The Fuso was sur­pris­ingly ca­pa­ble off-road. Ini­tial im­pres­sions were that the DPF and ex­haust were hang­ing a lit­tle low and would af­fect ramp-over an­gles, yet we didn’t drag the ex­haust at all. The Fuso’s for­ward con­trol lay­out also acts as a great pas­sive safety fea­ture – you only hit an ob­sta­cle go­ing too fast once; af­ter you’ve bounced off the roof a cou­ple of times you’ll slow the hell down and never do it again.

The fac­tory sus­pen­sion seat in con­junc­tion with the re­tractable fixed-po­si­tion seat­belt will also let you know if you’re be­ing a goose on the rough stuff, as the com­bi­na­tion will soon have you pinned in

the seat like a chimp in the coils of a python. So in the name of com­fort it’s best to take a slow and steady ap­proach when off-road.

Slip­pery fire trails were han­dled rel­a­tively eas­ily, as were some tougher off-road climbs and de­scents. We used the cleared area un­der the power lines be­low Goldie Spur to see how the Can­ter han­dled some more gnarly ob­sta­cles – an­gle of ap­proach was good; an­gle of de­par­ture wasn’t too bad. We cer­tainly didn’t drag its bum too badly.

Steep de­scents were made a lot eas­ier by us­ing the Fuso’s ex­haust brake. I’m usu­ally fairly scathing of the ef­fec­tive­ness of most Ja­panese ex­haust brakes; it’s of­ten just a fart sound without much ac­tual ef­fect. How­ever, if you keep the revs up around 3000rpm on an off-road de­scent it works rather well.

An out-of-con­trol de­scent is bad news in any off-road ve­hi­cle, but in a truck the ex­tra weight makes the po­ten­tial for car­nage even worse – grav­ity and mo­men­tum can have a way­ward truck slid­ing a long way. How­ever, with the Can­ter I was able to wan­der down to some tight tracks brim­ming with snow, slush and mud without any un­scripted side­ways ac­tion. The ex­haust brake kept my foot off the brake pedal and gently grabbed all four wheels on the way down the hill.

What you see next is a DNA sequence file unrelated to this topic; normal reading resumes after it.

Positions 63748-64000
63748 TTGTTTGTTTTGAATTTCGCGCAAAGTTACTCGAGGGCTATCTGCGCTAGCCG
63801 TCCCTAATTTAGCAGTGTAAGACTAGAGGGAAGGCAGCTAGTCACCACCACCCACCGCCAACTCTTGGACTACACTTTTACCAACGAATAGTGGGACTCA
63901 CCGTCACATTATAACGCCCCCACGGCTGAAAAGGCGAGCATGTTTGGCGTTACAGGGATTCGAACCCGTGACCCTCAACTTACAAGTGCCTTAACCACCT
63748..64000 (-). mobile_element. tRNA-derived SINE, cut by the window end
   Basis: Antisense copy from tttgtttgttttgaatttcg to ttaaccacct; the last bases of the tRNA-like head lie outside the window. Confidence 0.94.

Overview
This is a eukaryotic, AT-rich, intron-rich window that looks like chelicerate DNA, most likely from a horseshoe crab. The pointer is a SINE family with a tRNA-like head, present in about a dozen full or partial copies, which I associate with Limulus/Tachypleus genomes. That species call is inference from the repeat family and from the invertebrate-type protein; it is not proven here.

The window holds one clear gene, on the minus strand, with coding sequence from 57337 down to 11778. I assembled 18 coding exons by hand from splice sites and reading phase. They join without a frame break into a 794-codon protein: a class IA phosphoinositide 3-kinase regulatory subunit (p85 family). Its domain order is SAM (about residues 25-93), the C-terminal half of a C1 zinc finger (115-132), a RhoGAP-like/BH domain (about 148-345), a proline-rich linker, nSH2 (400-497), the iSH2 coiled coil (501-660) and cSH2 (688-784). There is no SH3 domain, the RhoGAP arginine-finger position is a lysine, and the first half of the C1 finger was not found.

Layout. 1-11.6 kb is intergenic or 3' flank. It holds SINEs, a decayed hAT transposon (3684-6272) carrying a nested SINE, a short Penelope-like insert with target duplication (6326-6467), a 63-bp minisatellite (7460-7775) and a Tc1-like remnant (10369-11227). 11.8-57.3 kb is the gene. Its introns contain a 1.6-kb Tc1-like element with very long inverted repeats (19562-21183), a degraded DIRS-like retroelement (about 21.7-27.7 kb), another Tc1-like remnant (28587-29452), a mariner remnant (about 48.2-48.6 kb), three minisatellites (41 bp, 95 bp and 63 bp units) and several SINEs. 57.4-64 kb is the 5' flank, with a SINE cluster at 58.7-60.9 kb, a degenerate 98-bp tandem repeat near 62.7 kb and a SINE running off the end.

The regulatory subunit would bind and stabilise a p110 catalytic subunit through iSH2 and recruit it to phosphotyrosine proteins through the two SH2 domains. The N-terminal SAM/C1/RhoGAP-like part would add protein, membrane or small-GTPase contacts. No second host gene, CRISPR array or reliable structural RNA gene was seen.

Get­ting the Can­ter to the top of a slip­pery slope was a more de­mand­ing task. The lack of a front diff lock ham­pers climb­ing quite a bit if you lose mo­men­tum, but the rear lim­ited-slip diff man­ages to keep things mov­ing in the right di­rec­tion in most cases.

One of the Fuso’s big­gest down­sides is a lack of wad­ing depth. In fac­tory form the Can­ter 4x4 is rated at a mere 330mm. In other words, don’t sub­merge the diff, trans­fer case or gear­box. If you do hap­pen to get it wet, it’s rec­om­mended you re­vise the ser­vice sched­ule to en­sure no wa­ter has leaked into the im­por­tant bits.

As you can see from the pics, I wasn’t aware of this at the time and … err … well, we didn’t have any is­sues with the truck af­ter ford­ing the Buck­land River.

As a road-friendly off-road truck the Can­ter 4x4 makes a ca­pa­ble plat­form with plenty of chas­sis real estate. Just don’t get its feet too wet.

Ba­sic, func­tional and plenty of room. The rear bench seat will take four pas­sen­gers.

The Can­ter could do with a front diff lock.

It proved at home in the mud and slush.

Earthcruiser Aus­tralia gives the Can­ter beefier sus­pen­sion and in­creases wad­ing depth to 1400mm.

Of­fered with three-year 100,000km/2000-hour war­ranty. Ap­prox dealer-sourced price: sin­gle $60,000; crew cab $65,500. With the Can­ter I was able to wan­der down some tight tracks brim­ming with snow, slush and mud without any un­scripted side­ways ac­tion